Hydroxyethyl Starch Solutions: FDA Safety Communication – Boxed Warning on Increased Mortality and Severe Renal Injury and Risk of Bleeding

June 26, 2013

June 26, 2013 – The American Food and Drug Administration (FDA) has just released (June 06 2013) the following important information concerning patients who receive hydroxyethyl Starch (HES) solutions in the course of their treatment.

ISSUE: FDA has analyzed recent data that indicate an increased risk of (i) mortality and renal injury requiring renal replacement therapy in critically ill adult patients, including patients with sepsis and those admitted to the ICU; and (ii) excess bleeding particularly in patients undergoing open heart surgery in association with cardiopulmonary bypass. Refer to the FDA Safety Communication for more details about the data analysis.

FDA has concluded that HES solutions should not be used in critically ill adult patients, including patients with sepsis and those admitted to the ICU, and a Boxed Warning to include the risk of mortality and severe renal injury is warranted. In addition, FDA has reviewed a meta-analysis of studies conducted in patients undergoing open heart surgery in association with cardiopulmonary bypass and has determined that an additional warning about excessive bleeding is needed in the Warnings and Precautions Section of the package insert.

BACKGROUND: Hydroxyethyl starch (HES) solutions are used for the treatment of hypovolemia (low blood volume) when plasma volume expansion is desired. Recent data have associated the use of these products with an increased risk of severe adverse events when used in certain patient populations.

RECOMMENDATION: Patients should be aware of the risks associated with the use of HES solutions and discuss these risks with their healthcare provider (refer to the FDA Safety Communication for detailed recommendations for patients).

Recommendations for Health Professionals include the following:

– Do not use HES solutions in critically ill adult patients including those with sepsis, and those admitted to the ICU.
– Avoid use in patients with pre-existing renal dysfunction.
– Discontinue use of HES at the first sign of renal injury.
– Need for renal replacement therapy has been reported up to 90 days after HES administration. Continue to monitor renal function for at least 90 days in all patients.
– Avoid use in patients undergoing open heart surgery in association with cardiopulmonary bypass due to excess bleeding.
– Discontinue use of HES at the first sign of coagulopathy.

Healthcare professionals and patients are encouraged to report adverse events or side effects related to the use of these products to the FDA’s MedWatch Safety Information and Adverse Event Reporting Program:

Complete and submit the report Online: www.fda.gov/MedWatch/report.htm
Download form or call 1-800-332-1088 to request a reporting form, then complete and return to the address on the pre-addressed form, or submit by fax to 1-800-FDA-0178
[06/24/2013 – FDA Safety Communication – FDA]


Drug Safety Communication on Brentuximab Vedotin [Adcetris] – Progressive Multifocal Leukoencephalopathy (PML) and Pulmonary Toxicity

January 17, 2012

January 16, 2012 – The American Food and Drug Administration ( FDA) released on January 13, 2012 the following drug safety communication:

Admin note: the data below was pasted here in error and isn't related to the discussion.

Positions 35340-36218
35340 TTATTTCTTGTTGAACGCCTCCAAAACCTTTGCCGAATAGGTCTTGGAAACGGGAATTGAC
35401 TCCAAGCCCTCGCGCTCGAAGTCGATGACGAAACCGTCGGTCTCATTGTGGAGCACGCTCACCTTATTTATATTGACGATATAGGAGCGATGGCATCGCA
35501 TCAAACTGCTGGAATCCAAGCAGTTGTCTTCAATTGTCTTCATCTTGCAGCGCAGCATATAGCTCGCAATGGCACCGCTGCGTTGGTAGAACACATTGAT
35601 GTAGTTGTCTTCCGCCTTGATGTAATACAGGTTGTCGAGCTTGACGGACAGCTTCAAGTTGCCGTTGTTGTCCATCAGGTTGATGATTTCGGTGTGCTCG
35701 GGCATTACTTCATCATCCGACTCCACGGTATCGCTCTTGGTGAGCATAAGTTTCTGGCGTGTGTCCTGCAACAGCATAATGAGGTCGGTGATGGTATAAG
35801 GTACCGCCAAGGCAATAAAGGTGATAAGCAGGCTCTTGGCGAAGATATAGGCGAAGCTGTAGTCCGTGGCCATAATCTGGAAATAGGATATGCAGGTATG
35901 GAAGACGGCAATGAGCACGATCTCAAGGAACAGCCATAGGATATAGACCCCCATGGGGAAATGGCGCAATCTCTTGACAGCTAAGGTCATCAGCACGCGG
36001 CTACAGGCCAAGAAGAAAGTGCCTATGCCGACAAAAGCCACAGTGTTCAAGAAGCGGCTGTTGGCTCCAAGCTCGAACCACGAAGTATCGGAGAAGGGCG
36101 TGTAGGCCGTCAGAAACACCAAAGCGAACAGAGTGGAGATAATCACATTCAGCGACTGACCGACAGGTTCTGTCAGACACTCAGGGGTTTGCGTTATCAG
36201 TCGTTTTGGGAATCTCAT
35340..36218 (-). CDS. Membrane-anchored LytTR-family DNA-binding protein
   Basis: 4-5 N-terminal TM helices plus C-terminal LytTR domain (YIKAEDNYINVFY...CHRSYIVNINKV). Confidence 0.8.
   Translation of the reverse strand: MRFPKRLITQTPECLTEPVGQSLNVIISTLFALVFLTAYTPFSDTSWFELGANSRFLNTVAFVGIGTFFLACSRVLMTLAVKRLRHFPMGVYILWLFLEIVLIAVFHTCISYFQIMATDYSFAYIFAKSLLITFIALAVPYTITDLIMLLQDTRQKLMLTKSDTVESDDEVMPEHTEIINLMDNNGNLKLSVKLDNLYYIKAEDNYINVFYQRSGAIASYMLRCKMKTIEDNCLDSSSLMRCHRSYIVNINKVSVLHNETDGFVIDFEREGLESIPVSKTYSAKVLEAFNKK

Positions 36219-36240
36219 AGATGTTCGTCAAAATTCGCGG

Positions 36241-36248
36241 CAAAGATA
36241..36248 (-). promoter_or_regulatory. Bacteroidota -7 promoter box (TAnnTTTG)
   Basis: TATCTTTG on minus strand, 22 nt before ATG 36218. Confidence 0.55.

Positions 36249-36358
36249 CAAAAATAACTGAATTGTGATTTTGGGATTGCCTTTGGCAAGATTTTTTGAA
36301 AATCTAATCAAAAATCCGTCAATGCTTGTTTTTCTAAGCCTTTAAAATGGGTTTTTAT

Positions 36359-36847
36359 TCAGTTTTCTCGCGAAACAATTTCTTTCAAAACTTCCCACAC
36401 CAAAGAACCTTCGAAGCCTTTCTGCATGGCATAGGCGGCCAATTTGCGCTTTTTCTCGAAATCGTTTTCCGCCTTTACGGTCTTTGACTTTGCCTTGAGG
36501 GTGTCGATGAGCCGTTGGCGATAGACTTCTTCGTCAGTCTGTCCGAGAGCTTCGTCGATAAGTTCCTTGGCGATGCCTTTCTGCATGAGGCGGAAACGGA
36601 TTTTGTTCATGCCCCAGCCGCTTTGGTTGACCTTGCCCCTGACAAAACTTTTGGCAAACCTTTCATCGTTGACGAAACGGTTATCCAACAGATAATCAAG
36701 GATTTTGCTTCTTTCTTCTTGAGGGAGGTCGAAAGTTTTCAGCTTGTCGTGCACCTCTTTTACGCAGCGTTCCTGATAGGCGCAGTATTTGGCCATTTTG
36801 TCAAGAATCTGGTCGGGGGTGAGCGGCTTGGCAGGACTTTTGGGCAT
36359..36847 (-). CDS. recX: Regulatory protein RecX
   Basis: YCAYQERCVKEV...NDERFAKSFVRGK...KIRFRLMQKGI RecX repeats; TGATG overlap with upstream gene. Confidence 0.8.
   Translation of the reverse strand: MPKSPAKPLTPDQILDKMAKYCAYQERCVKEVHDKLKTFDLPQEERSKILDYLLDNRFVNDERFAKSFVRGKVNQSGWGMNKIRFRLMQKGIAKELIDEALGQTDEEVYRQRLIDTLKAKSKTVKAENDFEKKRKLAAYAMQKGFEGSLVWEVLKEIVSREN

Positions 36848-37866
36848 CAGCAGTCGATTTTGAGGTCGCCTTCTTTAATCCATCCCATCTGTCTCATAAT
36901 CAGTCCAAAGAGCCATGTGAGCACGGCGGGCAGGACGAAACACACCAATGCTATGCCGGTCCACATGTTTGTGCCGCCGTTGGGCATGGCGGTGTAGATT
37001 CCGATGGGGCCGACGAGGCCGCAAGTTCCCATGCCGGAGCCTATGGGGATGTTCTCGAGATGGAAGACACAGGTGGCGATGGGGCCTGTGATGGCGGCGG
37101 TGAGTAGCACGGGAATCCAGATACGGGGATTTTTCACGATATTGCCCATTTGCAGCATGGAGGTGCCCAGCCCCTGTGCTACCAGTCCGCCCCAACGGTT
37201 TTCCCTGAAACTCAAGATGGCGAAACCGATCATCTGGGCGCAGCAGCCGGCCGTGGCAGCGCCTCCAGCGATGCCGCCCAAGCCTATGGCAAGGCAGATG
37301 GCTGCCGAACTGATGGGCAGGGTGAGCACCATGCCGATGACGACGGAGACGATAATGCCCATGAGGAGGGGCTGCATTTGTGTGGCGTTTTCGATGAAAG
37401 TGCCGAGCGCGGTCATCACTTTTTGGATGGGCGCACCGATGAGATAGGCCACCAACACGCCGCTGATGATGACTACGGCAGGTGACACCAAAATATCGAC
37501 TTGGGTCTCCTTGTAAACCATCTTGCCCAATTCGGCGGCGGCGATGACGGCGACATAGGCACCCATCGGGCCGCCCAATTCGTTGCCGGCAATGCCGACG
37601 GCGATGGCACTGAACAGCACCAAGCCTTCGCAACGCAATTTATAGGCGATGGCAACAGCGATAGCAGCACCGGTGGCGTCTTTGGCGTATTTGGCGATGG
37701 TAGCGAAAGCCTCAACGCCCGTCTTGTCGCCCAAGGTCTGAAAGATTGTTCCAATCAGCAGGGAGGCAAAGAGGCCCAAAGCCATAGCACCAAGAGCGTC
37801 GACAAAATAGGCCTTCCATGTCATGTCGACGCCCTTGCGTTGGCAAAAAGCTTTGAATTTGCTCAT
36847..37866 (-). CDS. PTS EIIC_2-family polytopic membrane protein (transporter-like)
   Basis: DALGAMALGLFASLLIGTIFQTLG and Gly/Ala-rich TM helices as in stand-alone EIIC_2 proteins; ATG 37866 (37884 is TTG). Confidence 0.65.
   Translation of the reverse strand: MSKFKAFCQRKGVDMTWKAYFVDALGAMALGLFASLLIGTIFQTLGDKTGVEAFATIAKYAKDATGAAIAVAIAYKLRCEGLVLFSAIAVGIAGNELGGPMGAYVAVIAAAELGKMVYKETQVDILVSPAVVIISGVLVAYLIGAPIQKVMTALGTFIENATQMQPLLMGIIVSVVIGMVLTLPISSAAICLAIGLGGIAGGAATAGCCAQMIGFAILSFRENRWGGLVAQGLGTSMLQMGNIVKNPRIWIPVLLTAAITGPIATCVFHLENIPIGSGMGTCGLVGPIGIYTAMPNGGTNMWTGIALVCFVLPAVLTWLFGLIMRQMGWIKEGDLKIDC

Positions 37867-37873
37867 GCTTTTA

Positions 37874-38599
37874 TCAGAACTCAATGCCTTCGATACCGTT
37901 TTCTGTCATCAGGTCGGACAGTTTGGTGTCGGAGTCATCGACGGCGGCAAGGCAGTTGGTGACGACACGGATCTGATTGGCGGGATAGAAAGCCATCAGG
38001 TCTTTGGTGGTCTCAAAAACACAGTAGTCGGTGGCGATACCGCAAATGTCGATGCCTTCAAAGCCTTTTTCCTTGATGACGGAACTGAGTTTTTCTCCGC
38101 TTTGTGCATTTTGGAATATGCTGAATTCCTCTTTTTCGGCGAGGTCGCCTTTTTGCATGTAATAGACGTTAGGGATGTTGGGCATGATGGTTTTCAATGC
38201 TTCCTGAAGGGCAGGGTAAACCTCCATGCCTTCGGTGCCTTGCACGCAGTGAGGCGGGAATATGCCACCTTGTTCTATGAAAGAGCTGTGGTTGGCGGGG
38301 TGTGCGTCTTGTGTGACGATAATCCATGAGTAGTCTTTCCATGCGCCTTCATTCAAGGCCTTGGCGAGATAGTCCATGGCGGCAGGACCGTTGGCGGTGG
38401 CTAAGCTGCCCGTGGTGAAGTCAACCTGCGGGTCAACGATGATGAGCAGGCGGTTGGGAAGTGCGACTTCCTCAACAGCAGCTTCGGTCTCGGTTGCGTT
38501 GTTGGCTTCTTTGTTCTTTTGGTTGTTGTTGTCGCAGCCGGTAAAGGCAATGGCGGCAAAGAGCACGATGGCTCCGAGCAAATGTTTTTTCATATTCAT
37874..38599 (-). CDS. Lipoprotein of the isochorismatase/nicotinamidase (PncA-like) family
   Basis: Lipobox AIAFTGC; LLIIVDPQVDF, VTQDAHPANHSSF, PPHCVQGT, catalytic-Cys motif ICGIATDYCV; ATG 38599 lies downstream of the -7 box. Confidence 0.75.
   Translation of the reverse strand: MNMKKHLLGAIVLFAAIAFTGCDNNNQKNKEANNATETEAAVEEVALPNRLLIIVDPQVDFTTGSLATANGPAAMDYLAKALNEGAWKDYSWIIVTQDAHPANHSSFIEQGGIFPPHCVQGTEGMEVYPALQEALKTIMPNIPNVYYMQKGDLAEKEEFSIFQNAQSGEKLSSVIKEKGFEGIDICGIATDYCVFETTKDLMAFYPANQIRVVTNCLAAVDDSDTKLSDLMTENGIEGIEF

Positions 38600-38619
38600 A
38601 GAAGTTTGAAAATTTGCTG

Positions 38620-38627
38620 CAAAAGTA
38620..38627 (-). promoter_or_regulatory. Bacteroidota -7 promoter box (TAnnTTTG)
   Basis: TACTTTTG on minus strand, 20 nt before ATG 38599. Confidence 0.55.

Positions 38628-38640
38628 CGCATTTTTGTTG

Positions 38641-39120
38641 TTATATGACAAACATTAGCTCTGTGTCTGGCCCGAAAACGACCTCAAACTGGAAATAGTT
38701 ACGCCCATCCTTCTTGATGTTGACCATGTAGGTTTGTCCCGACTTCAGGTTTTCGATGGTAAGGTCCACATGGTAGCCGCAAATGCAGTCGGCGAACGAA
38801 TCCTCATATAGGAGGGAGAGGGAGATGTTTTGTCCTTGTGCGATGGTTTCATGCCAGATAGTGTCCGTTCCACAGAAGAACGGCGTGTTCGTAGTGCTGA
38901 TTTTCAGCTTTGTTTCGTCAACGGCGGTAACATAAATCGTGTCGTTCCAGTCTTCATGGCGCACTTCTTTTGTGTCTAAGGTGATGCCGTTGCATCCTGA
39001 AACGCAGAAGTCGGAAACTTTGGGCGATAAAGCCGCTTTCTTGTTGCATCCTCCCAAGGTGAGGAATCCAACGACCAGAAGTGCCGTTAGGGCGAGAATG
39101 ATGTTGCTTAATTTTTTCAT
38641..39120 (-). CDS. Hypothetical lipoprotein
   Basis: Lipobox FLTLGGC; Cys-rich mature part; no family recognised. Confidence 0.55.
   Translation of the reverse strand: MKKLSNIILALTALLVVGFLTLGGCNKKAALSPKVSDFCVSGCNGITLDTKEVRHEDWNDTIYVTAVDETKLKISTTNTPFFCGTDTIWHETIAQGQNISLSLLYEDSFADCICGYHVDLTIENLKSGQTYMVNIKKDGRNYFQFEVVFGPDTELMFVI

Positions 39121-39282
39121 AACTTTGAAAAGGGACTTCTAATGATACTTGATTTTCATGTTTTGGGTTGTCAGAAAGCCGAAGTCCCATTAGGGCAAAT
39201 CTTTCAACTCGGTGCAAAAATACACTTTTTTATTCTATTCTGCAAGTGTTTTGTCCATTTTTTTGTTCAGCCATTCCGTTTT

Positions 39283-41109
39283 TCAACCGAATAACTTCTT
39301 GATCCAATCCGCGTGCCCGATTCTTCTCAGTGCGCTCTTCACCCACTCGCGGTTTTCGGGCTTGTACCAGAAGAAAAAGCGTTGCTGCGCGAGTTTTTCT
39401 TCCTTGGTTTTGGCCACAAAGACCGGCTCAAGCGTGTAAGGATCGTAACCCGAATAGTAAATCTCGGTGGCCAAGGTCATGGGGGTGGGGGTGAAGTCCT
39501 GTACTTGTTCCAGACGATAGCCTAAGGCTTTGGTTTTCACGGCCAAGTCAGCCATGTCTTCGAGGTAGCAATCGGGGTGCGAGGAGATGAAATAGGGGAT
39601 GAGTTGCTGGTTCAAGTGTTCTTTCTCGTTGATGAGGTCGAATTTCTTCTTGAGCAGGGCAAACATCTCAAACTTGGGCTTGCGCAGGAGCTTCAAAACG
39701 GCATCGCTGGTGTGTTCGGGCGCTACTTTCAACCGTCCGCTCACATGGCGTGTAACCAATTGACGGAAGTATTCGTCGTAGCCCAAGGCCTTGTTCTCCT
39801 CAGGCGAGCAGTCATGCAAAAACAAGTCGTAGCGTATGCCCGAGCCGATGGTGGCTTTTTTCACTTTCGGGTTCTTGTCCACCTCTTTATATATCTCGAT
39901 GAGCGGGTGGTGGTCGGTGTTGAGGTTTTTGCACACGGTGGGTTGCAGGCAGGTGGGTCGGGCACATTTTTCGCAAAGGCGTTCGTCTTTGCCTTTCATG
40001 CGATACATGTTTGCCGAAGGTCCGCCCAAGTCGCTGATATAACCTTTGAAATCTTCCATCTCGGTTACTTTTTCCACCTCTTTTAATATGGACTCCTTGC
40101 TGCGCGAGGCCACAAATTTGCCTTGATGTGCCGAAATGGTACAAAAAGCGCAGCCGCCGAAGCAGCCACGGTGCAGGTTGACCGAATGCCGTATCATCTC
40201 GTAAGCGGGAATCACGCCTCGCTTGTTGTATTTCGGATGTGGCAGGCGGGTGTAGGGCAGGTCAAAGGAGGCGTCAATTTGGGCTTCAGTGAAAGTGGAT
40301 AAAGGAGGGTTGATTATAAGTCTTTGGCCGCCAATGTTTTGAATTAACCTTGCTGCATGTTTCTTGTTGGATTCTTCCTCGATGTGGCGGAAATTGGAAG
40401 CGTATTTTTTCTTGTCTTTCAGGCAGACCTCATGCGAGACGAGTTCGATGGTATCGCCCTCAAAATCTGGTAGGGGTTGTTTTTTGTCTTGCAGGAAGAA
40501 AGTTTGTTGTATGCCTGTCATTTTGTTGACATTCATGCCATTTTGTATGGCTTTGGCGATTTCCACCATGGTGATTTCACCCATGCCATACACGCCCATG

_________________

ISSUE: FDA notified healthcare professionals that two additional cases of progressive multifocal leukoencephalopathy (PML), a rare but serious brain infection that can result in death, have been reported with the lymphoma drug Adcetris (brentuximab vedotin). Due to the serious nature of PML, a new Boxed Warning highlighting this risk has been added to the drug label.

In addition, a new Contraindication warning was added against use of Adcetris with the cancer drug bleomycin due to increased risk of pulmonary (lung) toxicity.

The signs and symptoms of PML may develop over the course of several weeks or months. They may include changes in mood or usual behavior, confusion, thinking problems, loss of memory, changes in vision, speech, or walking, and decreased strength or weakness on one side of the body.

BACKGROUND: Adcetris (brentuximab vedotin) is used to treat Hodgkin lymphoma and a rare lymphoma known as systemic anaplastic large cell lymphoma. At the time of Adcetris’ approval in August 2011, one case of PML was described in the Warnings and Precautions section of the label.

RECOMMENDATION: Patients who develop any signs and symptoms of PML should notify their healthcare professional immediately. Healthcare professionals should hold Adcetris dosing if PML is suspected and discontinue Adcetris if a diagnosis of PML is confirmed. See the Data Summary in the Drug Safety Communication for additional information.

Healthcare professionals and patients are encouraged to report adverse events or side effects related to the use of these products to the FDA’s MedWatch Safety Information and Adverse Event Reporting Program:

  • Complete and submit the report Online: www.fda.gov/MedWatch/report.htm1
  • Download form2 or call 1-800-332-1088 to request a reporting form, then complete and return to the address on the pre-addressed form, or submit by fax to 1-800-FDA-0178

 More Information as of 01/13/2012 – Drug Safety Communication3 – FDA]


Reduced Effect from Clopidogrel [Plavix] in “Poor Metabolizer” Patients

June 12, 2010

Through a new boxed warning, the FDA is alerting healthcare professionals about a subgroup of patients who cannot effectively metabolize the anti-platelet drug Clopidogrel [Plavix].

These patients, called “poor metabolizers,” have little or no activity of the liver enzyme CYP2C19, which converts Clopidogrel [Plavix] to its active form, so they may not experience the full anti-clotting benefits of the drug.